At the TCV Golpalpur campus, 35 km east, its eGranary team has 82 computers on its network. Migmar Dorjee, the HS librarian, converted study carousels into computer stations and added more at a lower level. In the library (above) are part of the 40 refurbished IBM desktop computers (512M RAM 80G hard drive) with CAT monitor, keyboard and mouse. They were purchased from the AES Tech Dept and donated by 31 faculty and parents at the American Embassy School. Remaining funding came from TCV Science Fund contributors to “Ridin’ the RAGBRAI for TCV”. Each campus was also supplied with two 24 post hubs, more ethernet cable, a UPS backup system for the eGranary server, and a DILG wireless for their library.


Jigmet Mingur and Kunsang Phuntsok (above) wired the entire Golpalpur network. The eGranary server is in their office next to the computer lab. Both attended the January 2009 workshop with Cliff Missen at AES, and have used the Elluminate software to work with the tech support in the UI Widernet office. Golpalpur is the first campus with plans to use the Community Information Platform (CIP) on the eG2. Principal Phuntsok Tashi said, “TCV Gopalpur is located in a remote place and the Internet connection is quite slow sometimes. But with the introduction of the latest version of eGranary 2, our Staff and students have more useful resources and more opportunity as eG2 is available all the time. Students like to use eGranary more than before and it has made a sea of difference to our school. We are very much indebted to all the people concerned who made it possible."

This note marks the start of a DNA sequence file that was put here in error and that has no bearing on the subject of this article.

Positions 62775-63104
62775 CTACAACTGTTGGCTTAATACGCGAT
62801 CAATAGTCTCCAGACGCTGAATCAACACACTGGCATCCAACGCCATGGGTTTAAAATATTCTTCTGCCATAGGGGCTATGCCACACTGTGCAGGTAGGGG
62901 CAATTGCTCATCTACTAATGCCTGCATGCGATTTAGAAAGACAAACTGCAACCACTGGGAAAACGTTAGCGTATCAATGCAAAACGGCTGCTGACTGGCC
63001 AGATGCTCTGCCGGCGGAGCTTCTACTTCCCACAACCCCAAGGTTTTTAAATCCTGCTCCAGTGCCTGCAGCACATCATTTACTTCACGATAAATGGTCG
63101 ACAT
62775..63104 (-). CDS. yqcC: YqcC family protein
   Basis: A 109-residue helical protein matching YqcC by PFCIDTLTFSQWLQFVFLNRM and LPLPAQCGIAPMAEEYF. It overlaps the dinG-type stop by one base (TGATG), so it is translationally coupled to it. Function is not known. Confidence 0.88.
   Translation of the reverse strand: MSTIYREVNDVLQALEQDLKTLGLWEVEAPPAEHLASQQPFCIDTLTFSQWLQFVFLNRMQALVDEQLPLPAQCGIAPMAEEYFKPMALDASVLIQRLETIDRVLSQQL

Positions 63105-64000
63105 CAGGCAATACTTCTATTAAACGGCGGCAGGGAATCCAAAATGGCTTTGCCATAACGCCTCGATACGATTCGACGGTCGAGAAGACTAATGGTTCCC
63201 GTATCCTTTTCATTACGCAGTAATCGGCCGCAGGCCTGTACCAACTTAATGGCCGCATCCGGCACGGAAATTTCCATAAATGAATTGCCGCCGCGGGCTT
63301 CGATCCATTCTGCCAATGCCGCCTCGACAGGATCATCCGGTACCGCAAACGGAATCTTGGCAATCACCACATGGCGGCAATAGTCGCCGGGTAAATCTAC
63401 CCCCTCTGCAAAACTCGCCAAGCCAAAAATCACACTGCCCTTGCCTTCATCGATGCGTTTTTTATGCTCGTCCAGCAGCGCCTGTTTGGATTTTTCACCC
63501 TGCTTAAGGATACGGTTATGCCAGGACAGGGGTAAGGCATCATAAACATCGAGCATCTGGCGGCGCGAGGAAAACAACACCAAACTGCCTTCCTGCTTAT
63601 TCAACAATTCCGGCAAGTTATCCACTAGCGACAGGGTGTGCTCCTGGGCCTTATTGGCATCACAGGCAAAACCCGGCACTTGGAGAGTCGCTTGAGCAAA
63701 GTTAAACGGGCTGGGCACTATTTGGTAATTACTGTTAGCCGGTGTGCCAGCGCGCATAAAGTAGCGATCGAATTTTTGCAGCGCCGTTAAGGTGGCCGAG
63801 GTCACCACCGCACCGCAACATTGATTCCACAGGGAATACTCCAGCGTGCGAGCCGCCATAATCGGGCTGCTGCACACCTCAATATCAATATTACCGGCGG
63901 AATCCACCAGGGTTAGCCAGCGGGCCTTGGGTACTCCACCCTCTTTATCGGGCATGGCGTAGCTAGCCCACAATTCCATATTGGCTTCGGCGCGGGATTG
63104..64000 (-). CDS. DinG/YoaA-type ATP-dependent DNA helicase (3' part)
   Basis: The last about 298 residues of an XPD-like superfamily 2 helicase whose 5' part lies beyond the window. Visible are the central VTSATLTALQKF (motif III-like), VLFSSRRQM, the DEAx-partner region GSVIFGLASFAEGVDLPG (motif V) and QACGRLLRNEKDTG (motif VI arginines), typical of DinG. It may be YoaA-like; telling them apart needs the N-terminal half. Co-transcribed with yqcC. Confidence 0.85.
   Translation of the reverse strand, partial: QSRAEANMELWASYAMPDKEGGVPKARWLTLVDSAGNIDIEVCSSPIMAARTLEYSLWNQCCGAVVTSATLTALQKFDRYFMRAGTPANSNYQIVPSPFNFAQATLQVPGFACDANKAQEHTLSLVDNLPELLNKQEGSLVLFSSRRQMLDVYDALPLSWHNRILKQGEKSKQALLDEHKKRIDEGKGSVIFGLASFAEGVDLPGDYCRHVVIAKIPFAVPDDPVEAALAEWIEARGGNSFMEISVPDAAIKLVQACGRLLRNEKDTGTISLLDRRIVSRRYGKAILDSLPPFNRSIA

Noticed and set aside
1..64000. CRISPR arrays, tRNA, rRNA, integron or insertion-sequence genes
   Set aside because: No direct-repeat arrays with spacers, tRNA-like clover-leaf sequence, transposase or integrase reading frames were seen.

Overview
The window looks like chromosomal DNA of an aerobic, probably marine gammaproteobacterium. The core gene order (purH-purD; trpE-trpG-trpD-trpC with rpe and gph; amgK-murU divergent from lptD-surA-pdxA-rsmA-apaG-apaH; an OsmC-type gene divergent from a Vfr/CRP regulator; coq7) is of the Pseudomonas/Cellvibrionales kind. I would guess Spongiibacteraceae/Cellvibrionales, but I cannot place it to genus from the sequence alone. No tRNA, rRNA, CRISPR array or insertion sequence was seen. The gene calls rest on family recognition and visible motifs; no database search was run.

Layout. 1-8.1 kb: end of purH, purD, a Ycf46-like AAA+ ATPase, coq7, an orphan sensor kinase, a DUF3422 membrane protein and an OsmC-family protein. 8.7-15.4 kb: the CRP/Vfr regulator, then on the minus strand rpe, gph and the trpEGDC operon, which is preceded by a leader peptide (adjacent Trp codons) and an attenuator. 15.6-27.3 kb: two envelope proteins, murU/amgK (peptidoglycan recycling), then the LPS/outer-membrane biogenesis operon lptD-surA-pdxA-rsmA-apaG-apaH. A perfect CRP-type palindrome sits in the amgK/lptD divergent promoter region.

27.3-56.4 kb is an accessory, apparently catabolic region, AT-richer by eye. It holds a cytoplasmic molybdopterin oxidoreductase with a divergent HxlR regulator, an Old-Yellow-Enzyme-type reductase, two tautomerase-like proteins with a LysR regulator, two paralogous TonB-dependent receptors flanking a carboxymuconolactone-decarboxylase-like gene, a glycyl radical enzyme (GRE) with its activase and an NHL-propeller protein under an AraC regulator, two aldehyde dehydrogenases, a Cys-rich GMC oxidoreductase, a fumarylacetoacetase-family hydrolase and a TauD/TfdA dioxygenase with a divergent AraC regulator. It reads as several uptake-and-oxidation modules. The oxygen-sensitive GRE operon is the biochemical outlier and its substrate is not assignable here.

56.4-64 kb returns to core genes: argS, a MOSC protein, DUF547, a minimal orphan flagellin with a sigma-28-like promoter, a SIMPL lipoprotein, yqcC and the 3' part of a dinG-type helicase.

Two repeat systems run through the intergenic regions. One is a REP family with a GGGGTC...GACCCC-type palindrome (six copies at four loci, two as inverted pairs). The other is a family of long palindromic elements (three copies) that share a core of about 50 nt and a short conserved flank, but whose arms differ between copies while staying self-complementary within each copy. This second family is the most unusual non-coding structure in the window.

In June 2010, a new eG2 hard drive was delivered to both campuses in Himachal Pradesh. Funding came from Katherine Barnett and the Rotary Int’l group in Tyson’s Corner, Virginia. East of Golpalpur there are two more TCV schools, Suja and Bir, where the campuses are growing with Tibetan refugee children in exile. There is new leadership at AES, Anna and Michael Citrino, who will continue the partnership with TCV that the two schools have shared since 1995. The eGranary Initiative with Widernet is part of that tradition and commitment.

Many people have given their time, their skills, their friendship, and their financial support to the present successes of the eGranary Initiative, and to each I express a heartfelt Tashi Delek. I also want to recognize AES Director Bob Hetzel and TCV Director Tenzing Sangpo for their vision and leadership, and to the responsive and helpful staff at the UI Widernet office. To all, Thukje-che, a Tibetan word for thank you.

Written by David Quegg, (UI grad.-MA Elem. Educ, 1976; MS Science Educ, 1998).
American Embassy School, New Delhi, INDIA. Elementary Science Specialist; grade 4/5 classroom teacher, 1998-2010.